A little more than halfway through Joss Whedon’s Much Ado About Nothing, our anti-heroine Beatrice and our anti-hero Benedick profess their love for each other. It’s a tender, affecting moment that neatly offsets the humor of the rest of the film. It’s such a beautiful scene, in fact, that I grew misty eyed and euphoric, and that’s how Shakespeare movies and plays are supposed to make you feel.
Elegant without being condescending, Whedon’s modern-day take on the classic comedy of errors is a masterpiece. In short, Don Pedro, his right-hand man Claudio, and his brother Don John visit a noble named Leonato. Leonato has a daughter named Hero, with whom Claudio quickly becomes infatuated. Don Pedro offers to woo Hero at the evening’s costume party, whereupon he will “give” the young lady (with papa’s permission) to Claudio. Simple subterfuge, but all is revealed to Hero, and all is well. Until the villainous Don John gets involved, that is, and a major misunderstanding tears the couple apart.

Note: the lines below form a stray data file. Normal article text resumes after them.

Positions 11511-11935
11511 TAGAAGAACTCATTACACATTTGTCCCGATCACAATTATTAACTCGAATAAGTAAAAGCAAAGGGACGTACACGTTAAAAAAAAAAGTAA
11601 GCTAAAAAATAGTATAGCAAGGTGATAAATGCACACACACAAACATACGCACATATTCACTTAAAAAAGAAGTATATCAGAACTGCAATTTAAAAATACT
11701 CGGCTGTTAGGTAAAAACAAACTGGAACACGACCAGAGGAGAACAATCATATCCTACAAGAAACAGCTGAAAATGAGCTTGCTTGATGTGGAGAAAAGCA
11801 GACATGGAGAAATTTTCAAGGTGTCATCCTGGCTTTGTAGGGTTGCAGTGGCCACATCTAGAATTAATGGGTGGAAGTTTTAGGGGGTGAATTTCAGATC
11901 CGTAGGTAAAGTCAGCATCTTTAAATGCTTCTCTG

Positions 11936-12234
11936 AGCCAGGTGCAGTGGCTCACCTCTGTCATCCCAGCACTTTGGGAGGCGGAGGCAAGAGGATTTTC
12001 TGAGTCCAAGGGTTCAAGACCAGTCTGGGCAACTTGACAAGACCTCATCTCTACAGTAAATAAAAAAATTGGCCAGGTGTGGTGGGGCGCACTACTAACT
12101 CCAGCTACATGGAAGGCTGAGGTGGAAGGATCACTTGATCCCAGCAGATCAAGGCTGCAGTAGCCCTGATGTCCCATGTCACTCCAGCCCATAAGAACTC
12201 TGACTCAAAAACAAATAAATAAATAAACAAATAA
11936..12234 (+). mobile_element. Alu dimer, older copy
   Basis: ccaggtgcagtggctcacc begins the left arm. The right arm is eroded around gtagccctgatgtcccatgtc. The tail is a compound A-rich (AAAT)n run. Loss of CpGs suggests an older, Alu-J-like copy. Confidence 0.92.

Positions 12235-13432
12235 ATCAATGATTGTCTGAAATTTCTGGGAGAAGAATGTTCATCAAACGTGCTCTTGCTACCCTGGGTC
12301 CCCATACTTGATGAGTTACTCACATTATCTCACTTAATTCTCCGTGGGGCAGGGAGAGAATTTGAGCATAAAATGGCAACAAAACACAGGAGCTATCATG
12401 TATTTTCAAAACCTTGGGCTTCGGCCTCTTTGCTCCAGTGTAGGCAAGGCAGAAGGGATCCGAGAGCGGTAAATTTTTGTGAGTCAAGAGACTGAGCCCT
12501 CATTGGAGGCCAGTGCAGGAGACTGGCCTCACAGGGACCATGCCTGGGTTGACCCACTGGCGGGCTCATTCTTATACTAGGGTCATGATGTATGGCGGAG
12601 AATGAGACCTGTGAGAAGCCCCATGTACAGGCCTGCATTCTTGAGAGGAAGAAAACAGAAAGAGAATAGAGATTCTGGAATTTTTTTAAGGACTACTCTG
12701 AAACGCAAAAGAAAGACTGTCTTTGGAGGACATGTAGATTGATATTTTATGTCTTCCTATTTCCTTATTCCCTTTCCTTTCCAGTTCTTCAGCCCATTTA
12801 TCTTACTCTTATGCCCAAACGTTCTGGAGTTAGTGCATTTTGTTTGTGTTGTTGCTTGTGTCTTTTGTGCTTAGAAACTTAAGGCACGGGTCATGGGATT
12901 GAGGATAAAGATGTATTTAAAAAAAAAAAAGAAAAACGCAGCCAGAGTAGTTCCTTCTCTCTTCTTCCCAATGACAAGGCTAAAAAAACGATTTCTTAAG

While all of this is going on, Claudio’s best pal Benedick – an avowed bachelor who scorns marriage – spars verbally with Hero’s cousin Beatrice, who is equally adamant on the topic of marriage. This being Shakespeare, I think we have a good idea where these two are headed. Oh, and along for the more-obvious comic relief (as opposed to the more cultured banter between Beatrice and Benedick) is the local night watchmen, overseen by Dogberry, a man who would have trouble detecting his own behind with both hands. I’m digressing, but you get the idea.
I won’t go too much deeper into the plot, because most viewers probably had to read the play in high school or college. Since it’s a comedy, suffice to say that all’s well that ends well. But the performances! Many of the players had worked with Whedon on earlier projects such as Angel, Buffy, Castle, Firefly, and The Avengers and may be familiar by look if not by name. Nathan Fillion, the able captain of the good ship Firefly, is well cast as the clueless Dogberry (in one memorable ad-libbed scene, Dogberry and his assistant realize they’ve locked their keys in their car and frantically search their pockets). Clark Gregg, Agent Coulson to you, plays Leonato. But the entire cast stands out. This is a real triumph of talent, expertly shot (at Whedon’s own house) and acted with such audacity and tenaciousness."Finally, #4000! And it's Shakespeare!",